As rampaging herdsmen continue to wreak havoc on innocent Nigerians across the country, the Minister of Agriculture, Chief Audu Ogbeh, has ruled out the option of establishing grazing routes as a solution to the problem. In an interview with a national newspaper, Ogbeh said the only viable option is ranching.
“The question is the (grazing) route is a passage leading to where? To grassland or to someone’s farm? Grazing routes are not the issues; ranching, yes, on the scale we are talking about now, spread across many states,” he said.
He further explained that already, 5,000 hectares of land have been acquired from nine states for the purpose. “We wrote and the governors gave us land but we have to farm them out to private sector investors who will prepare the land and make sure they can harvest grass six to seven times a year, dry or rainy season, and the cows have fresh grass to eat.”
The continuous movement of from place to place in search of food and water is responsible for the poor yield of milk and beef by cattle in Nigeria, according to the minister. He argued that the nation’s cattle were about the worst cared for and could not, therefore, give optimum yield in terms of milk and beef because of movement from place to place in search of food and water.
Ogbeh disclosed that the plan of the government is to keep herdsmen and cattle in ranches and then provide water boreholes and earth dams to ensure the cattle produced more milk and more beef for the nation.
Ogbeh condemned the escalation of attacks by herdsmen, saying that it is imperative for the military, police and other security agencies to immediately disarm them. According to him, herdsmen go about with automatic weapons and the nation’s security agencies must go after them wherever they are and take away the arms.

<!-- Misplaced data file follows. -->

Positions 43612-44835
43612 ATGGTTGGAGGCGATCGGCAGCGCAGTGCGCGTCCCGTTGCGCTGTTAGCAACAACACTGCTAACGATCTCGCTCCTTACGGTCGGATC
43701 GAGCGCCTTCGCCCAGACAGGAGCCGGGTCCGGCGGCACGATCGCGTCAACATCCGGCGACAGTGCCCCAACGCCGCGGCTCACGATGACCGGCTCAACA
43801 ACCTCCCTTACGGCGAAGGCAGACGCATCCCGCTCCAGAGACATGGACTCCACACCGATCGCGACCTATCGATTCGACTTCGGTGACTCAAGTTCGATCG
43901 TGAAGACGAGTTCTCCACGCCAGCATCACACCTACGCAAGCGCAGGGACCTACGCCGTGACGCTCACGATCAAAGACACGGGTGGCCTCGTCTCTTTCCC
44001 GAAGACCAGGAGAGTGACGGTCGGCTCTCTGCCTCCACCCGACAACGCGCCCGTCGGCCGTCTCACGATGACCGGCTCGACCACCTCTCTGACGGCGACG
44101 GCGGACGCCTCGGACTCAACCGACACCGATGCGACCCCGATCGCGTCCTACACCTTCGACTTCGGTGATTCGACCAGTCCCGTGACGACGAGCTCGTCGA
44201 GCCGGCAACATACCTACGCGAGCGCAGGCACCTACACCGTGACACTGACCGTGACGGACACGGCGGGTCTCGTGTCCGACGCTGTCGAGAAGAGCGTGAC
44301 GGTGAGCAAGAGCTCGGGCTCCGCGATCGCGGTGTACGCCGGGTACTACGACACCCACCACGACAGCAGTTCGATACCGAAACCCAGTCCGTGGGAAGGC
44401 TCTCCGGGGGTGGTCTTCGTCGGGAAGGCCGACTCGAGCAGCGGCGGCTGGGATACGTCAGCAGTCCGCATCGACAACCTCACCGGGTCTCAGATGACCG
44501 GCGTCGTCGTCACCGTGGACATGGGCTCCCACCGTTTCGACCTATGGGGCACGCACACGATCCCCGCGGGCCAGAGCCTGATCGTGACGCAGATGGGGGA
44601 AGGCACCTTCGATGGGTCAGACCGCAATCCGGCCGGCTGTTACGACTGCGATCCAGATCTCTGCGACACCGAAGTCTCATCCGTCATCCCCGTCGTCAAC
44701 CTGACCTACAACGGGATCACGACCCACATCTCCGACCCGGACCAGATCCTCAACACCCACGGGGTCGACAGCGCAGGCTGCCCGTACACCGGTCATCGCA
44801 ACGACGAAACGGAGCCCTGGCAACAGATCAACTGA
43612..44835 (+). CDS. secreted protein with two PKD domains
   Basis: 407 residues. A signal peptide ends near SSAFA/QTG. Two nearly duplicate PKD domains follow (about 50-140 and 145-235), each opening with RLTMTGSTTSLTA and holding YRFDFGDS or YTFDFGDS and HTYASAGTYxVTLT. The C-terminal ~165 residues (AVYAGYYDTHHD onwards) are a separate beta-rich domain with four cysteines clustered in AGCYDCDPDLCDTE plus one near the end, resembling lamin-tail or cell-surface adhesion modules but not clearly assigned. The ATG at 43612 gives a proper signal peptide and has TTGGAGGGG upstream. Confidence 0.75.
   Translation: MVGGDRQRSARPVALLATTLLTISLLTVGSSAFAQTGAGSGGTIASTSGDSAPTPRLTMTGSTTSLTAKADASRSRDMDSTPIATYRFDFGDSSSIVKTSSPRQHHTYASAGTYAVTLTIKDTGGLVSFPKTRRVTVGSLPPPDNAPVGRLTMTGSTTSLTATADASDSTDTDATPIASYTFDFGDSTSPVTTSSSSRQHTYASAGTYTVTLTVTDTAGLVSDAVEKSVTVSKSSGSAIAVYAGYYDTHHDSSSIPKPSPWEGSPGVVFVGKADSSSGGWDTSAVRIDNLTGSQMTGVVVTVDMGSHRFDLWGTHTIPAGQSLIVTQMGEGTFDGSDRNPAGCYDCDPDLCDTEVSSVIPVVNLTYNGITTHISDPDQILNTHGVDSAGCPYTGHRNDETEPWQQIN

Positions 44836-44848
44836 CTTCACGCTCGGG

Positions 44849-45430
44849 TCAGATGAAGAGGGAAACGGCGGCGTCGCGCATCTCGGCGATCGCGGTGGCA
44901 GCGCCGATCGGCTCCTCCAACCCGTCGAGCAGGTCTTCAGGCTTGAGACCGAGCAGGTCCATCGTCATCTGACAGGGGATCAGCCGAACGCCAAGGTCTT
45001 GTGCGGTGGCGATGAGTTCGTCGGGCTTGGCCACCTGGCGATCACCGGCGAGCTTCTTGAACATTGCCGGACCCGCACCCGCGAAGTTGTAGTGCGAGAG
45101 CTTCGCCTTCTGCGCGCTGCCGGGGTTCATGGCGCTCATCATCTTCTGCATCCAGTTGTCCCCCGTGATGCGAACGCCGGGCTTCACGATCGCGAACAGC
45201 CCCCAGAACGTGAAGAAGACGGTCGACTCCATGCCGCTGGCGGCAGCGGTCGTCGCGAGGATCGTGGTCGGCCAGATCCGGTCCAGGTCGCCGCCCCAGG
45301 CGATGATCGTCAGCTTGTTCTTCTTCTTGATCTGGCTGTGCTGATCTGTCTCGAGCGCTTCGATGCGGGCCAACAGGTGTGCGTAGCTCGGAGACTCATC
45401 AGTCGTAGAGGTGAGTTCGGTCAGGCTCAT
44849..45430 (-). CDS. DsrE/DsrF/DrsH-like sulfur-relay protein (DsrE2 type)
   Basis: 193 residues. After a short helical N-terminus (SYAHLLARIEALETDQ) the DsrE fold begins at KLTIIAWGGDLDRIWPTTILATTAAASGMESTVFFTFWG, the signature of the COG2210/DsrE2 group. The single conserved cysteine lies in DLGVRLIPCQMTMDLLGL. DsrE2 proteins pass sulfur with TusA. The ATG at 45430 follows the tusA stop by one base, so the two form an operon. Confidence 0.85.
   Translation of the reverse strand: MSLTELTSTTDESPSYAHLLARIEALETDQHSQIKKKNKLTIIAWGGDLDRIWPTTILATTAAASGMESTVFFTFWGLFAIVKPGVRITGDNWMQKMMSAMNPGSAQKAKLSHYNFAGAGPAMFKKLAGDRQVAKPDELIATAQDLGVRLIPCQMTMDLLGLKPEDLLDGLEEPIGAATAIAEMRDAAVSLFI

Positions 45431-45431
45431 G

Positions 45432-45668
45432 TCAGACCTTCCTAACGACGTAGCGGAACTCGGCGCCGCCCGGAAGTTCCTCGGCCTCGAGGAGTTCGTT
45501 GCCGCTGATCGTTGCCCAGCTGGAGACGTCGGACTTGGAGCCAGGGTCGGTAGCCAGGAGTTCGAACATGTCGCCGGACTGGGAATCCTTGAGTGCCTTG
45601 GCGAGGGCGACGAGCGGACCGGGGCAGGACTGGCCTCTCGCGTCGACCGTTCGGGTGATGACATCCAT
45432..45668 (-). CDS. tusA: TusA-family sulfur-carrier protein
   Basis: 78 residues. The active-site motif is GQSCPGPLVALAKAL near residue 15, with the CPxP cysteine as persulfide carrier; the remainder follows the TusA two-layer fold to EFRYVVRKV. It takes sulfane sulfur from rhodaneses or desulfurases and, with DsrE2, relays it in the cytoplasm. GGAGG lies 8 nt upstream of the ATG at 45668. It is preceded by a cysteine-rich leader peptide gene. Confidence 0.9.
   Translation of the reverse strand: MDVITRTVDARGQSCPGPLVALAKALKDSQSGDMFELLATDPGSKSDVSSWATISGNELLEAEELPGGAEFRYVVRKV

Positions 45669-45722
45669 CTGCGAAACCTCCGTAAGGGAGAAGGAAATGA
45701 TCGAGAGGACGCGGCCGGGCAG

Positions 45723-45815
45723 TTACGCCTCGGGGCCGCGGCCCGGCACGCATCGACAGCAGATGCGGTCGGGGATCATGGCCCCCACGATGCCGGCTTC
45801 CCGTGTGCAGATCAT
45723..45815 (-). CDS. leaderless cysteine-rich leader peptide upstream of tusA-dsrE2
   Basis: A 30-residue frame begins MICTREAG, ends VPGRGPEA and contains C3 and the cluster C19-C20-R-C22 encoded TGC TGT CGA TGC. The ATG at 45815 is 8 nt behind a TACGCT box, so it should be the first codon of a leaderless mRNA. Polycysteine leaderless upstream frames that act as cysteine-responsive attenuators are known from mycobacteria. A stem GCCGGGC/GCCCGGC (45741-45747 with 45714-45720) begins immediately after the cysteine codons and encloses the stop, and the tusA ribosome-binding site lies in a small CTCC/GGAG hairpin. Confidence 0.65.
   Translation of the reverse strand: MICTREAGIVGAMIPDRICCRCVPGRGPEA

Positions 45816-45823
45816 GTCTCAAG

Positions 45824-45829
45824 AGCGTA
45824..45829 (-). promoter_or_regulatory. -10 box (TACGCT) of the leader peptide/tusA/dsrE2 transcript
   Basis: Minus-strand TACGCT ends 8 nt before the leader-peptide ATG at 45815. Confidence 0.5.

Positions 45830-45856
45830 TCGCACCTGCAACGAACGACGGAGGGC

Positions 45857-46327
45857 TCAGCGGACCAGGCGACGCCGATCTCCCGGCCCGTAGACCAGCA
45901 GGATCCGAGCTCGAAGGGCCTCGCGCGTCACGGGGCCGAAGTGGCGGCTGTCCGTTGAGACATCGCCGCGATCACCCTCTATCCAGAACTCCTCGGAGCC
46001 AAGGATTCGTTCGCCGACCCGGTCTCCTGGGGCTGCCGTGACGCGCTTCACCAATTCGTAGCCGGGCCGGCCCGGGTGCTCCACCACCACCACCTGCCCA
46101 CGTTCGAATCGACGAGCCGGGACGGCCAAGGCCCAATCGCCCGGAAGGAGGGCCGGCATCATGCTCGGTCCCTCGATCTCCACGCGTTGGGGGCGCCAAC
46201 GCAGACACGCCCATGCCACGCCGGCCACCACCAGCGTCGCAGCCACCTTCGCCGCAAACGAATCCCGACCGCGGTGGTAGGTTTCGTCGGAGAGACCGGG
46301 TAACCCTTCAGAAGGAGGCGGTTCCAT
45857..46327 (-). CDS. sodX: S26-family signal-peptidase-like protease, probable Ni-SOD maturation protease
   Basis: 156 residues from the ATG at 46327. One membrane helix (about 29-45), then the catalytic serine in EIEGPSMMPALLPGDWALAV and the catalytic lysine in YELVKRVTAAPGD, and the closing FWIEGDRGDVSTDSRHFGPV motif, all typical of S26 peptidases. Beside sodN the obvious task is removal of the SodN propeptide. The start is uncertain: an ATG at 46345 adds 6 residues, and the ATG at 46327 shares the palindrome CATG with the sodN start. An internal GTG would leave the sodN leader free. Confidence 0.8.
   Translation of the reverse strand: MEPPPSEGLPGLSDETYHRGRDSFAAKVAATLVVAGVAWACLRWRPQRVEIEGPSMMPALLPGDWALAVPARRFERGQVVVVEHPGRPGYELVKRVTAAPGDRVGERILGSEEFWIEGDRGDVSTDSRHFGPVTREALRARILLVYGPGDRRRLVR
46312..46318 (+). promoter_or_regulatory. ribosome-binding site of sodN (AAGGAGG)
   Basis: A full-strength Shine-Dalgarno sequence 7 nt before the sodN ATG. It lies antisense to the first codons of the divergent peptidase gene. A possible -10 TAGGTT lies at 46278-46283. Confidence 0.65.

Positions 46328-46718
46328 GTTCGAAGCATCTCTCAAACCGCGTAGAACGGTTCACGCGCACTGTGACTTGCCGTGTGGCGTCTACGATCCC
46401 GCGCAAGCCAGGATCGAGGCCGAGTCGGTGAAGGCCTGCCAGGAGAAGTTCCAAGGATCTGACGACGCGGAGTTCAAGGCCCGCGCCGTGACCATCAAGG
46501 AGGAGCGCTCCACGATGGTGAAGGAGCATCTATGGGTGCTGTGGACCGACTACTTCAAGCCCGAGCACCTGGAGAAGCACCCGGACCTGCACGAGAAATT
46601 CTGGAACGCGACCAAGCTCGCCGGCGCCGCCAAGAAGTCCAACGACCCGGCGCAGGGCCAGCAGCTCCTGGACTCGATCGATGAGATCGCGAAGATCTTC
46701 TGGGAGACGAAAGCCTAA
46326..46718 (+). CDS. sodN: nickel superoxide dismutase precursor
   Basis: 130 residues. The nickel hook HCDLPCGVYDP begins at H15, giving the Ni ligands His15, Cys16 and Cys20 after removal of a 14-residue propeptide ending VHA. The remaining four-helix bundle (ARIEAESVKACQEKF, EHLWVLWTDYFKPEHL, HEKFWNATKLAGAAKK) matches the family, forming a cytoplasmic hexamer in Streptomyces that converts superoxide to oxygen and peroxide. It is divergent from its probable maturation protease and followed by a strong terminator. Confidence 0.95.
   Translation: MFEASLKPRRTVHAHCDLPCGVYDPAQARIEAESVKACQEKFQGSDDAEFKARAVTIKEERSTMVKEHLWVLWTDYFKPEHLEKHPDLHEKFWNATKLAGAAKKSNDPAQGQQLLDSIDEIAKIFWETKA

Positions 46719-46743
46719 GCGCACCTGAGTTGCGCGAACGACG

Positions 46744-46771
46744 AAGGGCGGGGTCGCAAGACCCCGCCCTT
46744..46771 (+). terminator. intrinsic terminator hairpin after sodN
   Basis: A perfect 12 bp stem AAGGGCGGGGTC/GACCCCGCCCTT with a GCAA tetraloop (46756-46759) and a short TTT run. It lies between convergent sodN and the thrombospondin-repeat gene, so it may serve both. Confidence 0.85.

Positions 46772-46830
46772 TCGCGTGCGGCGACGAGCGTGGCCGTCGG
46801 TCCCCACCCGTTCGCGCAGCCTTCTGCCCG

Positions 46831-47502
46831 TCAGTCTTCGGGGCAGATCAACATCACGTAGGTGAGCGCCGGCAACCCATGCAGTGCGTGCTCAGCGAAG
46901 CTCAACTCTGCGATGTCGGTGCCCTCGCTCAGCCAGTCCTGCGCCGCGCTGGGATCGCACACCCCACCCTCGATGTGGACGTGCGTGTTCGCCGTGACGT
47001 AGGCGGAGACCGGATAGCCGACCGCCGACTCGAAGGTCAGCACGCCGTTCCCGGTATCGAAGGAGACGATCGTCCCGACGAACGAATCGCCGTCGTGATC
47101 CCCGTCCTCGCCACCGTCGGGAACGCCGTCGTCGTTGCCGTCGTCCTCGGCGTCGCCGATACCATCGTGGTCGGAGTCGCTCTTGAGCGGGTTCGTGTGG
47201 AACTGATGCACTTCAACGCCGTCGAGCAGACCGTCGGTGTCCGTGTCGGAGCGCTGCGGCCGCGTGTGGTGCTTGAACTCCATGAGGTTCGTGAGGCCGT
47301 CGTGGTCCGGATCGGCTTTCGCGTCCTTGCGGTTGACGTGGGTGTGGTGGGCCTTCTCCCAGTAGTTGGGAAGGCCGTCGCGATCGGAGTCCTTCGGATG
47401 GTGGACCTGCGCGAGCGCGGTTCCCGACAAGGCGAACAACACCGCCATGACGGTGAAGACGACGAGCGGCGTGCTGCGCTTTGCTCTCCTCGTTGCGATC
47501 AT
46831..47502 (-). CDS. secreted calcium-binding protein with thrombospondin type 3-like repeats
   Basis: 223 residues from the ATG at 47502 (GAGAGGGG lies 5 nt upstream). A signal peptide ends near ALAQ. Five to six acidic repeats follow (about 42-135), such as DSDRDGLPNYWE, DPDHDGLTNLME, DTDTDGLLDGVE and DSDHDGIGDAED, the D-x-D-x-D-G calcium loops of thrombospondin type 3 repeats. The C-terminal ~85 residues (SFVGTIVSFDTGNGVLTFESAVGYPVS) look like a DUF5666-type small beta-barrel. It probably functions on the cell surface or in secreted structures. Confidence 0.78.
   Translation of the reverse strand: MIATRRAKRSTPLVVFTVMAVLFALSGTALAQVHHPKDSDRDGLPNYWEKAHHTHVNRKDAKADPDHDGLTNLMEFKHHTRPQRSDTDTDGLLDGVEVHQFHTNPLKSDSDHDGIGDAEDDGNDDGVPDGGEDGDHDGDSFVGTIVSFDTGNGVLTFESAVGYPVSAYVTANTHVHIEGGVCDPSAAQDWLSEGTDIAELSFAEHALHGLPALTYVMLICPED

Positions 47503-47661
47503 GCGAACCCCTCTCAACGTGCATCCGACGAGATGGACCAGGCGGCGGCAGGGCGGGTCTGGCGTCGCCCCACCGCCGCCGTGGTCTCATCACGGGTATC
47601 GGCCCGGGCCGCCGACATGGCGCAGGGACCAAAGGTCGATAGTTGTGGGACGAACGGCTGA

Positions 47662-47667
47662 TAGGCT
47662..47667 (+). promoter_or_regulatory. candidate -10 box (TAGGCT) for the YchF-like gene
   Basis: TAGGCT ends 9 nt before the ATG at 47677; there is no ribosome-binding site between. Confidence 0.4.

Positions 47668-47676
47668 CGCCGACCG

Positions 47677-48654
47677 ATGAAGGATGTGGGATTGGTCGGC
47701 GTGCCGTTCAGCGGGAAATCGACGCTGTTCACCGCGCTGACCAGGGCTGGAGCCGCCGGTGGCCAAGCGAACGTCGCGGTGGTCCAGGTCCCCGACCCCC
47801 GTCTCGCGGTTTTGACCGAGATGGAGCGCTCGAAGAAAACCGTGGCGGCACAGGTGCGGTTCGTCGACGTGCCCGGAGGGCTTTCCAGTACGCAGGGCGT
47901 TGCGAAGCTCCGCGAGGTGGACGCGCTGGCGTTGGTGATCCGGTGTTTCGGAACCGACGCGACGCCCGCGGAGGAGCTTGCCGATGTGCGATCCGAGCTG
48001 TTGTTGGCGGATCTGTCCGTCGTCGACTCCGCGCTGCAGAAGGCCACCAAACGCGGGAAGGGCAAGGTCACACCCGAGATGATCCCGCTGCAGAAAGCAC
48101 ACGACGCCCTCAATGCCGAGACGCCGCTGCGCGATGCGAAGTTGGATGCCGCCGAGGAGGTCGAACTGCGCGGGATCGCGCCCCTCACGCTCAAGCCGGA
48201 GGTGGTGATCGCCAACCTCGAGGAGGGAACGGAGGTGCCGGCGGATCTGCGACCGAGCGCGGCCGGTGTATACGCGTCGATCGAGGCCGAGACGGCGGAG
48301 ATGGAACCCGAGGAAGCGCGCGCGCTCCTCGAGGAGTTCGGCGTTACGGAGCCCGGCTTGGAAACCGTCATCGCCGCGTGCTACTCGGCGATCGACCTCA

“It is very difficult now. One thing I am going to suggest, which we are putting into writing to Mr. President, is that we must disarm all herdsmen. The army and the police should find them wherever they are now and take all the guns from them, as the first step. They carry these AK-47s on their shoulders, they tie them around the bellies of the cows. They must be disarmed immediately,” he said.
He noted that the problem between herdsmen and farmers was more complex than it appeared, adding that only a well-designed government policy could bring it to an end as it had spread from as far as Zamfara, Katsina and Kaduna in the far North to the North Central states of Plateau, Nasarawa, Benue and now to the Southern states of Enugu, Edo, Oyo, Ogun and others.
The minister also mentioned an angle which is not often mentioned. He said that sometimes community leaders collect cash and cattle from herdsmen and then give them permission to graze. “When they wander onto people’s farms and troubles start, such community leaders go into hiding or go silent and the Fulanis bring out a receipt of the agreement they have with these chiefs, claiming that they bought the land for grazing,” he said.